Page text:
Growing up in Toronto, Canada, Orlando Franklin found himself running with the wrong crowd. A native of Kingston, Jamaica, Franklin moved to Canada with his mother and older brother when he was 3-years-old. Following his mother’s divorce, the family spent time in a homeless shelter and a group home where Orlando found himself in trouble both in school and with the law.
After he spent a couple of months behind bars, his mother moved the family to Delray Beach, Fla., where football became Franklin’s sanctuary. Playing just one year of high school football, he received more than 70 scholarship offers before selecting the University of Miami, where he became the first freshman in school history to start every game and finished his career twice earning All-Atlantic Coast Conference honors. Franklin recently answered a few questions from MP reporter Art Garcia Jr.
AG: You were a high commodity on the free agent market. Why did you sign with San Diego?
OF: At the end of the day, San Diego has a similar system to what I ran in Denver and I got familiarity with a guy like Mike McCoy as a head coach. He just really assured me that the offense is going to be very similar to what we ran in Denver. You have a guy like 17 (Philip Rivers) back there who, in my eyes, is definitely one of the top five quarterbacks in this league, and he’s been doing it at a high level for a long period of time.
We played him twice a year with Denver, and the thing you notice is that he slings that ball up and down the field and I wanted to come to a team that was going to compete right away and I felt like San Diego had all the right pieces to do that. And let’s be honest — in November I’ll be wearing flip-flops, in December I’ll be wearing flip-flops and in January I’ll be wearing flip-flops also.
AG: Speaking of Rivers, have you ever had a quarterback who talks and taunts opposing players during a game as much as he does?
OF: Peyton (Manning) would get after it every once-in-awhile and (Tim) Tebow was a competitor also. During my rookie year, Tebow would get after it as well. When I first had the offensive line over they told me how Phil gets after it during the games because you don’t really see it during the preseason, so I was excited about it (getting to see Rivers first-hand).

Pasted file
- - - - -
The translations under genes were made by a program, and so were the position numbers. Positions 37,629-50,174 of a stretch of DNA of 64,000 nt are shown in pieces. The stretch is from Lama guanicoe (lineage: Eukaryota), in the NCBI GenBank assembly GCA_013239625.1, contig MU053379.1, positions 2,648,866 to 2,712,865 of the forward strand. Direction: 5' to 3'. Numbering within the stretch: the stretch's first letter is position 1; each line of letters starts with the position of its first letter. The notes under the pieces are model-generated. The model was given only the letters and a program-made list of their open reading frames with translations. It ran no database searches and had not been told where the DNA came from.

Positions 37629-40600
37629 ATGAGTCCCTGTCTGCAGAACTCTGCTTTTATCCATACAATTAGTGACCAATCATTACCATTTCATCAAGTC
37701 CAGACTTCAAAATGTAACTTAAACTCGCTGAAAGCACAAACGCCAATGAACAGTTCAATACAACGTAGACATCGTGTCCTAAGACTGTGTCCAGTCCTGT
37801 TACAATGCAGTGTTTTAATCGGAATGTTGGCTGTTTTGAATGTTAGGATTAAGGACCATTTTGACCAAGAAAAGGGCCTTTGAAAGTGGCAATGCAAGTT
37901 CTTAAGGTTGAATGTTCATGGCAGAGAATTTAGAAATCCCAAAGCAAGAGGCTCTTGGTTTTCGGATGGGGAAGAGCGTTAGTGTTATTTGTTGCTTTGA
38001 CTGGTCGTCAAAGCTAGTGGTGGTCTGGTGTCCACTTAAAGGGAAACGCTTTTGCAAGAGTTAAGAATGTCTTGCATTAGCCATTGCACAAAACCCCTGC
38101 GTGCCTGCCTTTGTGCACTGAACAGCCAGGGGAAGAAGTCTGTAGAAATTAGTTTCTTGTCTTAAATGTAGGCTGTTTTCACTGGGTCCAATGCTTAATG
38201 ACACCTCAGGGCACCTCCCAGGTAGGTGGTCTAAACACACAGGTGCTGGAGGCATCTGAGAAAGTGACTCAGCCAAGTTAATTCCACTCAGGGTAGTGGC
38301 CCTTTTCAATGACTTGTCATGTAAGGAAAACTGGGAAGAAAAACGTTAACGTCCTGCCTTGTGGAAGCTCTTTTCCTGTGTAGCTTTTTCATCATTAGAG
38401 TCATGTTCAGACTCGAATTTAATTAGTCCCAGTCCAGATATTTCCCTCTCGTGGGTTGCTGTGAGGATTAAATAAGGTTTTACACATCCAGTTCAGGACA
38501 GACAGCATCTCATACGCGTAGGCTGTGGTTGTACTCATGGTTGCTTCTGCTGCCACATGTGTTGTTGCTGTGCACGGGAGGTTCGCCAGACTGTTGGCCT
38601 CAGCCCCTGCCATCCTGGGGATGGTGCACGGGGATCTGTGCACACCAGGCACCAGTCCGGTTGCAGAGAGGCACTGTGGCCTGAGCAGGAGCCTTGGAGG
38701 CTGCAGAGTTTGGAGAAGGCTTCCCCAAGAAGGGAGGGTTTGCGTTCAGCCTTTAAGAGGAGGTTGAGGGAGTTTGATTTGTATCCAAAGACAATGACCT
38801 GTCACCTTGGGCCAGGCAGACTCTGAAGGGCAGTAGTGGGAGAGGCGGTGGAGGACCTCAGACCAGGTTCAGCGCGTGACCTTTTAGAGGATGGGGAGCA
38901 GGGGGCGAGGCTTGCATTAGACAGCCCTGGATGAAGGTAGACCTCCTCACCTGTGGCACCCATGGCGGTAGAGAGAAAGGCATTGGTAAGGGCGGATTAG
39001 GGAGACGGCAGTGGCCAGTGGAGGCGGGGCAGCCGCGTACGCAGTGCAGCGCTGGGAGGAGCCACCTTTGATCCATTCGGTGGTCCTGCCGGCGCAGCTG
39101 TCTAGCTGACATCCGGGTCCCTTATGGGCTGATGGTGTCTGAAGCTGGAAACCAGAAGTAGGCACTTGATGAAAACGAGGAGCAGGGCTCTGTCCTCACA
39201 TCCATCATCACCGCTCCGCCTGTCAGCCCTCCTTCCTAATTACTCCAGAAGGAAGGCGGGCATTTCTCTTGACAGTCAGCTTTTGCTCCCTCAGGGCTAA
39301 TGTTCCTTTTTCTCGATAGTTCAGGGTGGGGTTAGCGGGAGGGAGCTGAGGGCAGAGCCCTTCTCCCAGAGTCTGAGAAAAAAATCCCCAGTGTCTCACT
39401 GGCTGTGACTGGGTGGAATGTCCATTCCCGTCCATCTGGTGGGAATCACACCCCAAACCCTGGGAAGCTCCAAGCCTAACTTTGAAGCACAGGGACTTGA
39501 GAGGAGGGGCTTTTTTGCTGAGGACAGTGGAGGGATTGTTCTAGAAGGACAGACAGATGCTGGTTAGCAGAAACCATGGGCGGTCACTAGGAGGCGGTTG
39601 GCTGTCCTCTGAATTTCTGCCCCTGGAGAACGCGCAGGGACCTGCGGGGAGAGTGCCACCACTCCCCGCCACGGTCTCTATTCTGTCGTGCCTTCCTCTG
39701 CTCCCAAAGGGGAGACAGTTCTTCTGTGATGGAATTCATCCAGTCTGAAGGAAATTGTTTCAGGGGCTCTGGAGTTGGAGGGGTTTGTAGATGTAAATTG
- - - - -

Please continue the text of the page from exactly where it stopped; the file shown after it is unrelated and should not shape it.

AG: You started at right tackle during your first three years in the league before becoming a starter at left guard last year. How hard of a transition was that for you?
OF: It’s just a different game. When you’re playing guard it feels like you’re playing inside a phone booth, and I feel like there’s a lot more happening when you’re outside at tackle. It’s a lot faster game and basically nine times out of 10 you’re going to be lined up against a defensive end.
AG: How long did it take you to get comfortable playing a different position on the other side of the line, because you only gave up one sack last year?
OF: Well I played left guard for two and a half years in college, so it wasn’t too hard moving back inside, but it’s definitely … the terminology is different so you have to get that down especially after playing tackle that long where you just know the calls between you and the tight end and stuff like that. In Denver, it was a complex offense and you had to know what everyone else is doing out there and we used to get tested by our offensive line coach, so it wasn’t that hard to make that transition.
AG: What about D.J. (Fluker), has he asked you for advice because he seems uncomfortable moving inside from tackle to right guard?
OF: Yeah, he’s a young player and it’s a little more mental on his side, but I told him once he gets it down he’s going to love it because at the end of the day the center or tackle tells you what to do basically every play and you’re always working with somebody. It’s very rare that you’re soloed-up when you’re playing guard.
AG: You have been in the playoffs and played in a Super Bowl since being drafted by the Broncos in 2011. How close do you feel this Chargers team is to being consistent playoff contenders?
OF: I think this team has always been close. When I was in Denver this was the hardest team we played every year in our division, and I was excited to have the opportunity to come here once the free agency period opened.
AG: You had a troubled childhood and were actually incarcerated as a teenager, but you turned your life around by earning a college scholarship and being drafted into the NFL. What would you say to kids out there who are having the same kind of struggles you experienced?
OF: Basically, you can be anything you want to be and accomplish anything you want to do. It’s just how hard are you willing to work and how much you are willing to sacrifice.
The Endzone: Having missed the previous three games because of an ankle injury, he suffered in the second quarter against the Minnesota Vikings in week three. Franklin’s return to the starting lineup last Sunday against the Oakland Raiders was short-lived as he was carted off the field with a knee injury.
Entering the game ranked 29th in rushing offense (3.6 yard average), the hope was the return of both Franklin and left tackle King Dunlap would solidify an offensive line that, until the Green Bay game the previous week, had not played an entire game together this season. After missing just one game in four years playing with the Broncos, Franklin’s status is day-to-day after the results of the MRI tests revealed a slight MCL strain.